# Wikiup example

All the pages in this website were done with **wikiup**. The post-commit script
in the CVS server executes **parsewikiup** on the modified files, using site
templates to update the pages.

Here is an example of a short article with equations, figures and computer code:

= Newton's method = Given a function _f_, we want to find its *roots*. Namely, the values of _x_ such that: $f(x) = 0$ We choose an arbitrary initial value $x_0$ and from it we calculate a new value $x_1$ which is the point where the tangent of _f_, at $x_0$, passes through the $x$ axis: [fig19-1.png] $x_1 = x_0 - \frac{f(x_0)}{f'(x_0)}$ We now repeat the process recursively: $x_{n+1} = x_n - \frac{f(x_n)}{f'(x_n)} \qquad n = 0, 1, 2, \ldots$ In an interval where the function is continuous and increasing, that sequence will approach the nearest root on the left of the starting value. If the function is continuous and decreasing, the sequence will approach the nearest root on the right. == Example == _Compute the square root of 5, using Newton's method_. The number we want to compute is: $x = \sqrt{5}$ let us rewrite that equation as $x^2-5 = 0$ Thus, our problem is equivalent to finding the roots of the function $f(x) = x^2-5$ The recurrence relation becomes: $x_{n+1} = x_n - \frac{x_n^2 - 5}{2x_n} = \frac{1}{2}\left(x_n + \frac{5}{x_n}\right)$ Using `Maxima` (http://maxima.sourceforge.net), and an initial value of 1, we can find the first terms in the sequence: --- x : 1; for i thru 10 do (x: float((x + 5/x)/2), print(x)); --- The sequence seems to converge rather fast: --- 3.0 2.333333333333334 2.238095238095238 2.236068895643363 2.236067977499978 2.23606797749979 2.23606797749979 2.23606797749979 2.23606797749979 2.23606797749979 ---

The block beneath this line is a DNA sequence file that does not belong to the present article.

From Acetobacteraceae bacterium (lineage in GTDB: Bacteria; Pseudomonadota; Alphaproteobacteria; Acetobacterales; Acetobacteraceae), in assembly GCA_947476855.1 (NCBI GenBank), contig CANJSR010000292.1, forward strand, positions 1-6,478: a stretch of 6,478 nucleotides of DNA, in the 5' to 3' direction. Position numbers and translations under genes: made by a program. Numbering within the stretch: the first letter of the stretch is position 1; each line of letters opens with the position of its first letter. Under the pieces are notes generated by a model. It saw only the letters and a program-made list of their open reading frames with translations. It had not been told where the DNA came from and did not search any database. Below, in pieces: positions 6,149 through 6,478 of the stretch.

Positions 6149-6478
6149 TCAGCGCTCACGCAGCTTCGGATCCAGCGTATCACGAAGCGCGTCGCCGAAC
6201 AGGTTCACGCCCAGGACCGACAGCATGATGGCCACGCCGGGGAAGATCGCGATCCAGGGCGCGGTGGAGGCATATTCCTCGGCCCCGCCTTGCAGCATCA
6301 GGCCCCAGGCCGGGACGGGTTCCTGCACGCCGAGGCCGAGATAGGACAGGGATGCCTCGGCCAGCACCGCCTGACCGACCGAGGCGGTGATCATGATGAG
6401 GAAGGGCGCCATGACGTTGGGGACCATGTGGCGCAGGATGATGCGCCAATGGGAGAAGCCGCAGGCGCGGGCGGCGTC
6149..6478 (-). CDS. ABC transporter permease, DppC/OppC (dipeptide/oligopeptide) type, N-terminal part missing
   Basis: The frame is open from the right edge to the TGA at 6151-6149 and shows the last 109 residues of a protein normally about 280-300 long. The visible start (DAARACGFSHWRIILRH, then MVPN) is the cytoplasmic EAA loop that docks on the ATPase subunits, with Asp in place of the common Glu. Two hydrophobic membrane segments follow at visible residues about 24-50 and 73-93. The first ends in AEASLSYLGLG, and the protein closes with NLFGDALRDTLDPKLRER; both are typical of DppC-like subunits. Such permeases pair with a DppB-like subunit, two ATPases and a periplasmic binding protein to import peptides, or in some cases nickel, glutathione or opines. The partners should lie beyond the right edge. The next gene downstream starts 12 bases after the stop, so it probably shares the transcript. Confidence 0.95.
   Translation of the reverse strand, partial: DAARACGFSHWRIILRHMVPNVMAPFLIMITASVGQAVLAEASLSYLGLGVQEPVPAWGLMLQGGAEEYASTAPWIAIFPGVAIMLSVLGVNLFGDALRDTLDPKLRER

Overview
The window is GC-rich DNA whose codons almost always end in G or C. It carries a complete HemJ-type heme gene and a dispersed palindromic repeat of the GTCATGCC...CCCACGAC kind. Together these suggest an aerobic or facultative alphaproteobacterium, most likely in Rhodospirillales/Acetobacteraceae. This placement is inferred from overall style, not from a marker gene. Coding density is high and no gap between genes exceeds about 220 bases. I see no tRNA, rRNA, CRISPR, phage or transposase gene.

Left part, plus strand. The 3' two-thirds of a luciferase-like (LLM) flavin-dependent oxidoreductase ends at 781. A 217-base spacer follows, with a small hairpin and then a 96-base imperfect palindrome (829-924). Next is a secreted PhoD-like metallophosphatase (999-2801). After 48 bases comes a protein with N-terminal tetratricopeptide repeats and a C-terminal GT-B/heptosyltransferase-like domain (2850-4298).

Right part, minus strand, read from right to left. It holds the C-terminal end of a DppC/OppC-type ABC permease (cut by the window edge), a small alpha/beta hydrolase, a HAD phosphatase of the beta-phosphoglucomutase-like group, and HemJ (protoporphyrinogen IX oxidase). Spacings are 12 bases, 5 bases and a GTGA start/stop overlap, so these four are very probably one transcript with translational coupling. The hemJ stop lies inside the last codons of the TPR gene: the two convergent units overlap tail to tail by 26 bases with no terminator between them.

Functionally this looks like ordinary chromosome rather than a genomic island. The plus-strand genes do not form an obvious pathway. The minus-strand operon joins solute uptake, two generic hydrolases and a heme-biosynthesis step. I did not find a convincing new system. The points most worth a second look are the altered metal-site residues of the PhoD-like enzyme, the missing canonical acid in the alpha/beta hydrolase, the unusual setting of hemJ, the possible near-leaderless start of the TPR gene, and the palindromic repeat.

We can generate two different HTML versions, of different sizes, using

the following commands:

parsewikiup --style=example1.css --output=example1.html example1 parsewikiup -s example1.css -o example1-big.html -z 1.5 -e "bigeq-" example1

Notice how we had to change the equation prefix in the second case, to obtain the equations in two different sizes. The same figure was used in both cases. We could send the output into two different directories, where we would have the figures in different sizes; in that case we could use the same equation prefix for both.

The HTML pages obtained can be seen in: example1.html and example1-big.html. The style sheet used is here: example1.css.